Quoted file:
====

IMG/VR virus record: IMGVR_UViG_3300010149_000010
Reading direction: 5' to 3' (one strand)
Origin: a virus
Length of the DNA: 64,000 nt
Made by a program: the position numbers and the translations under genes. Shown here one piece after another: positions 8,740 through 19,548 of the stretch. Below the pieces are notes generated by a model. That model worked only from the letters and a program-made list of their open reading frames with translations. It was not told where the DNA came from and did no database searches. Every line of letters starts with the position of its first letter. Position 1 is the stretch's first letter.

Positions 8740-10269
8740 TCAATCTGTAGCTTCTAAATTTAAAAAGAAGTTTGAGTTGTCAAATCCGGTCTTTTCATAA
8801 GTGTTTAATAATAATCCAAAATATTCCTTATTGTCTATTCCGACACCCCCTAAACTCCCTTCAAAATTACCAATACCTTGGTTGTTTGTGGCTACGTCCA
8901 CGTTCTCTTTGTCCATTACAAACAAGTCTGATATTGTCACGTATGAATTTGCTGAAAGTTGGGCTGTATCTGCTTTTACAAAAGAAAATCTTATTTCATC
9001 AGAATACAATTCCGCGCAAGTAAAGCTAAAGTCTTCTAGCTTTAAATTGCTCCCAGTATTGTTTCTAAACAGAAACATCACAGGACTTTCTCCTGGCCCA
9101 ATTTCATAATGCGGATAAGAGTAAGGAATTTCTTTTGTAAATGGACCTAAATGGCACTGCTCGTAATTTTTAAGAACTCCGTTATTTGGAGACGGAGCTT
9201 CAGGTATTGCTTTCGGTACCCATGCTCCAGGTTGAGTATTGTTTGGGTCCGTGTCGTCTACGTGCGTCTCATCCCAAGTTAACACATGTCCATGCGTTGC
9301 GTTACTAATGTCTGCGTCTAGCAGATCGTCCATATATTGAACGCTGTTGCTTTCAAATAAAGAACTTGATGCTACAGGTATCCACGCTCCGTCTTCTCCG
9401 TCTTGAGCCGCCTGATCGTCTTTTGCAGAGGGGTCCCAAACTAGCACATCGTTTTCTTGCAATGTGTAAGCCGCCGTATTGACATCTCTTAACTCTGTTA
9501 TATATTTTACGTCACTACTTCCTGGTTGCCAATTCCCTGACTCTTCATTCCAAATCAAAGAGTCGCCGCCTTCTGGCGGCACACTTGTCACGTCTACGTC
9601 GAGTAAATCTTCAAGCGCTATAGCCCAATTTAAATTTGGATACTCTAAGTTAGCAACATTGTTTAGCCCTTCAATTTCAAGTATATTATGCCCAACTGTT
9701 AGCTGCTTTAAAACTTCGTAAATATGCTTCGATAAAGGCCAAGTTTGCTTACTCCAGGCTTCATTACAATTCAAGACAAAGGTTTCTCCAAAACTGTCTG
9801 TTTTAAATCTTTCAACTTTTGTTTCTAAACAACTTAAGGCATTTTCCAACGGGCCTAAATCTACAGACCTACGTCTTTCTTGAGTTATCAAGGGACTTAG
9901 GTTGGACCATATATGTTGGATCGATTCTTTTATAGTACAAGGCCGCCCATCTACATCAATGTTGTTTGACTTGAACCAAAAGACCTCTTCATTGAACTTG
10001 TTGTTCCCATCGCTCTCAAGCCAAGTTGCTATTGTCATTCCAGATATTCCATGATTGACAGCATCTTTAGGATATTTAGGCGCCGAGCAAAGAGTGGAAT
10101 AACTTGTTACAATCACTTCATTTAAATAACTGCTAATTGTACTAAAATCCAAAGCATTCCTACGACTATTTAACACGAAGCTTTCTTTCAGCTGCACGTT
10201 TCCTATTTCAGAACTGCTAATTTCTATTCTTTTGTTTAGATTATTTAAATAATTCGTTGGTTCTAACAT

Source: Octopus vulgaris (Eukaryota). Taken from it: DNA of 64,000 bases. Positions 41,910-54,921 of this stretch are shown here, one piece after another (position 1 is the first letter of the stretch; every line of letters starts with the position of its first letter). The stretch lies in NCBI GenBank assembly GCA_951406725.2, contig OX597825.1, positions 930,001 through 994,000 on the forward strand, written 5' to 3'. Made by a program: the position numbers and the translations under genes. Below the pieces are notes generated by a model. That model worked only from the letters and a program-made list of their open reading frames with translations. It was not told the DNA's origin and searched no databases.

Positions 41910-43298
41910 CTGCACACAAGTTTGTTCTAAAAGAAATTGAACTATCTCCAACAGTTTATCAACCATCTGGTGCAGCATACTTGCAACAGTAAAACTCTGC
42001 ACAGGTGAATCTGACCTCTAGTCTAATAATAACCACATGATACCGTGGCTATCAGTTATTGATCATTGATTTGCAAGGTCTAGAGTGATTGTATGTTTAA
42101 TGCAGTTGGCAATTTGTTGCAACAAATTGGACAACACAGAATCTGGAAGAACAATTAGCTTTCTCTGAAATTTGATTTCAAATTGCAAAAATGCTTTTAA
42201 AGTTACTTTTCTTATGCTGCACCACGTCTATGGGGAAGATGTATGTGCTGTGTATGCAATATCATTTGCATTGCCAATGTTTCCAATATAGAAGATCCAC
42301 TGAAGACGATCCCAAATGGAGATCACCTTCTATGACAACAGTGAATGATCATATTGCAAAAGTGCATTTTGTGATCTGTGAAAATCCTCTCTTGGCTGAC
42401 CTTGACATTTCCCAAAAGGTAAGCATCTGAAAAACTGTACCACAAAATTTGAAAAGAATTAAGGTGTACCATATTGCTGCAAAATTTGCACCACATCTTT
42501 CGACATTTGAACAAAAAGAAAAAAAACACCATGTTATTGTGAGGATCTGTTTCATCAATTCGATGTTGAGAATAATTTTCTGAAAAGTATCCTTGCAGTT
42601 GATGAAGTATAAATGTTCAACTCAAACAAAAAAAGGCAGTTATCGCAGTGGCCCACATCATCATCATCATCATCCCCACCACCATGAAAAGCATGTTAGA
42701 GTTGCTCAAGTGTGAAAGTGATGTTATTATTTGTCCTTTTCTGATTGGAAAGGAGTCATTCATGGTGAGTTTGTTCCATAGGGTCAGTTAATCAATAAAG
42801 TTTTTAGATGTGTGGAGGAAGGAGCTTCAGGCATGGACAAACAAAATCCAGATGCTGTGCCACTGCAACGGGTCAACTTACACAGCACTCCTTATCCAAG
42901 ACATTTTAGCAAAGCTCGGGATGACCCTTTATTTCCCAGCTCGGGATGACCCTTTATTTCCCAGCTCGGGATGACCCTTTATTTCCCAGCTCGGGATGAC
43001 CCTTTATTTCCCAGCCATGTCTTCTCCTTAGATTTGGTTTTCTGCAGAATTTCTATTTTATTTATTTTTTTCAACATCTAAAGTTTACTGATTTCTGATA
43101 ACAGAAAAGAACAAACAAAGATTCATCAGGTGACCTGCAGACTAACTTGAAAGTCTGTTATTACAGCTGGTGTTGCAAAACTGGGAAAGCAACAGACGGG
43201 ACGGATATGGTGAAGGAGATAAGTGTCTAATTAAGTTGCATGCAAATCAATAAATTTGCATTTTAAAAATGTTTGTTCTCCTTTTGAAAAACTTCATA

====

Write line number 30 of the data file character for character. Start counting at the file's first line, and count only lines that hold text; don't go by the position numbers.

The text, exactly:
42401 CTTGACATTTCCCAAAAGGTAAGCATCTGAAAAACTGTACCACAAAATTTGAAAAGAATTAAGGTGTACCATATTGCTGCAAAATTTGCACCACATCTTT